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The Moral Dilemma for Self-Driving Cars

Autonomous Vehicles, Self Driving Cars, Moral DilemmaIs there a moral dilemma for self-driving cars?  As the time nears when autonomous cars may make a full entry into the marketplace, ethical questions regarding their programming may impact both public safety and the actual adoption by the public of autonomous cars. In 2015, 4.5 million people were seriously injured and almost 40,000 people were killed in traffic accidents. A large number of the accidents that occur every year are due to human error. The thought about autonomous cars is that removing the potential for human error will drastically cut down the injury and fatality rates by preventing accidents. A recent study shows a moral dilemma that exists when autonomous cars would be forced to make decisions about protecting the safety of their occupants or instead those of pedestrians.

A question of the public good versus self-sacrifice: The study

Researchers in the U.S. and France were interested in exploring an ethical dilemma that could arise when autonomous cars are programmed. Specifically, when the cars encounter situations in which the cars could act in order to preserve the lives of their passengers or instead to preserve the lives of pedestrians were studied. The researchers surveyed 2,000 participants, a majority of whom agreed that they thought cars programmed to save the greatest number of people over protecting the passengers in the vehicles was a good idea. However, when they were presented with the idea of actually purchasing a vehicle that was programmed with such a utilitarian purpose, a majority then stated that they would not want to own a car that was not programmed to protect them and their families regardless of how many other lives could be potentially lost.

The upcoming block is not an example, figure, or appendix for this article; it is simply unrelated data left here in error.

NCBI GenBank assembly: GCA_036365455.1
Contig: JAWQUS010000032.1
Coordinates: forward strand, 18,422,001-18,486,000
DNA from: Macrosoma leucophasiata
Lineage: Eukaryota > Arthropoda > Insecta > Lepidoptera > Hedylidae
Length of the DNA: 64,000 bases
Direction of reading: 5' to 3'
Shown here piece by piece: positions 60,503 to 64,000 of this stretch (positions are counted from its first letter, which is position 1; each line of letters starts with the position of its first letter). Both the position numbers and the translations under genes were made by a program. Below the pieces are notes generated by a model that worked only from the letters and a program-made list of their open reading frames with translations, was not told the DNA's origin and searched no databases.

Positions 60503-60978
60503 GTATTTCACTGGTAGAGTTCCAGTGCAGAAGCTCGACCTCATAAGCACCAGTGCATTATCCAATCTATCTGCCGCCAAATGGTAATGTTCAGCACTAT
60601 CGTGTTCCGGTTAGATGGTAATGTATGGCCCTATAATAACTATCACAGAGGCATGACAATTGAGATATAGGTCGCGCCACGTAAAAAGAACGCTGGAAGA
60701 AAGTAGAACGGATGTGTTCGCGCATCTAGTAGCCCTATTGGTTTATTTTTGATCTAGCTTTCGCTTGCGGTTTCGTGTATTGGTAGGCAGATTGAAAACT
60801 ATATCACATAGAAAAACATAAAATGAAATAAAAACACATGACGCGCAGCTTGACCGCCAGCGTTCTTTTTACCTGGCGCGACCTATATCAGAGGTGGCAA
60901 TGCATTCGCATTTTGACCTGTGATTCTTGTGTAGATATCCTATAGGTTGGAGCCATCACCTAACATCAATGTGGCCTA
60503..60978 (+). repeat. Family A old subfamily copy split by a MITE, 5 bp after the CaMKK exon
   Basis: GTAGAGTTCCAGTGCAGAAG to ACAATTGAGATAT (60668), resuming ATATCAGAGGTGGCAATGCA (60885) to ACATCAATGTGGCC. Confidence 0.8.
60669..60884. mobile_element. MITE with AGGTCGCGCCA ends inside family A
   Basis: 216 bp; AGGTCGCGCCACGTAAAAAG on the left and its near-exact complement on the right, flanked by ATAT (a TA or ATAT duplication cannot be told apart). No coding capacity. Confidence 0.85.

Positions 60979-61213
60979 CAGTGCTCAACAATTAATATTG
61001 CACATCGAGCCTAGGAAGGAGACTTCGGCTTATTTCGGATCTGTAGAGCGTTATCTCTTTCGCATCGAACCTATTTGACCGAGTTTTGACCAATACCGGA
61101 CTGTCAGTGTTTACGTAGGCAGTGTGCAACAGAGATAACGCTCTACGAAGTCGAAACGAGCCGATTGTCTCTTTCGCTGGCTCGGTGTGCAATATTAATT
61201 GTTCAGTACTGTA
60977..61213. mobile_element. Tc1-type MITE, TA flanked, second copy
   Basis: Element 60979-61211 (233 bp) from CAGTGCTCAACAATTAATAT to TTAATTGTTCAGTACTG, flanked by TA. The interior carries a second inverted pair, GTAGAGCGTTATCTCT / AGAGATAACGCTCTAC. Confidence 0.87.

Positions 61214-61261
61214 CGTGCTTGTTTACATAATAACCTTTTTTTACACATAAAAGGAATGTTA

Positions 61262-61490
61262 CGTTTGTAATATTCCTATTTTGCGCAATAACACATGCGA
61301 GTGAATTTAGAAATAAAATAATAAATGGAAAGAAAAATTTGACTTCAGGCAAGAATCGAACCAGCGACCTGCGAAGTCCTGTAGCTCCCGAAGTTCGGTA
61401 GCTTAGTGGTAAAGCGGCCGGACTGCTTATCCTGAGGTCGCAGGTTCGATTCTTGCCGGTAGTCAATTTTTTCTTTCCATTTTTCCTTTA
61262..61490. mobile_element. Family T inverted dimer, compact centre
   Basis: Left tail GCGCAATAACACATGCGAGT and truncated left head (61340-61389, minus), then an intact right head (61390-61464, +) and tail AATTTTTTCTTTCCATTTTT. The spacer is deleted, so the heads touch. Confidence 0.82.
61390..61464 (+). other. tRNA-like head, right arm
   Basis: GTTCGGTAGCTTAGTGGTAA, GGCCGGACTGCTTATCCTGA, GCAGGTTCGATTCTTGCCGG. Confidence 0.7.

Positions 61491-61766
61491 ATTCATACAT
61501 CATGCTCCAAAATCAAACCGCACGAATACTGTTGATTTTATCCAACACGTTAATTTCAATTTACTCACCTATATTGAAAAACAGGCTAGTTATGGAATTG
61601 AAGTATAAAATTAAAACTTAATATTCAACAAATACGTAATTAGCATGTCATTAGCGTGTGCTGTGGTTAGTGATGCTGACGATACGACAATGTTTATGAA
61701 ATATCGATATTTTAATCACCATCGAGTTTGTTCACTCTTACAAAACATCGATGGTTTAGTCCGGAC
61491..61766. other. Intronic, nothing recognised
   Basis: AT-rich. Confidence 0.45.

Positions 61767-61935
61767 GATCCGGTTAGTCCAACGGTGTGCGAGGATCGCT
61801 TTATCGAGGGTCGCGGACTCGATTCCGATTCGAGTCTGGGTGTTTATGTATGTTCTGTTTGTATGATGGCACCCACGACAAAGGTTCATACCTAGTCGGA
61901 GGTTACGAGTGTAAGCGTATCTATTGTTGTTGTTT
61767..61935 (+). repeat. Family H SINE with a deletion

In all, 76 percent responded that they believed vehicles should be programmed in a way that preserves the greatest number of people’s lives. However, when they were asked to rate how important they thought programming features for a car were, the participants rated self-preservation at 50 and self-sacrifice at only 19, showing a clear discrepancy.

The trolley problem

The study was an update on a classic ethical dilemma called the trolley problem. In that scenario, a driver of a runaway train would have a choice between hitting five workers who were tied to one track or instead veering off onto a different track to hit only one worker. The idea is the sacrifice of one for the good of many. With the current study regarding autonomous vehicles and the potential programming of them, the question remains about whether or not the government will mandate programming to protect more lives even if doing so would be at the expense of the people riding in the cars, or if the government would instead not make such mandates, allowing the manufacturers to focus the programming on self-preservation rather than the public good.

As the study shows, people may be less willing to purchase these vehicles if they are programmed to save the greatest number of lives rather than the lives of the purchasers and their families. This could potentially impact the ultimate marketability of the vehicles, affecting whether or not autonomous cars ever truly become popular with the public at large.

Autonomous cars are still being tested and are not yet ready for the marketplace. Programming has not yet caught up to the point in which it may be used in a way to allow vehicles to make moral decisions regarding whose lives to save. While autonomous cars do have the potential to save a large number of lives each year, the public would still need to be willing to purchase them in order to see any real and lasting positive impact.


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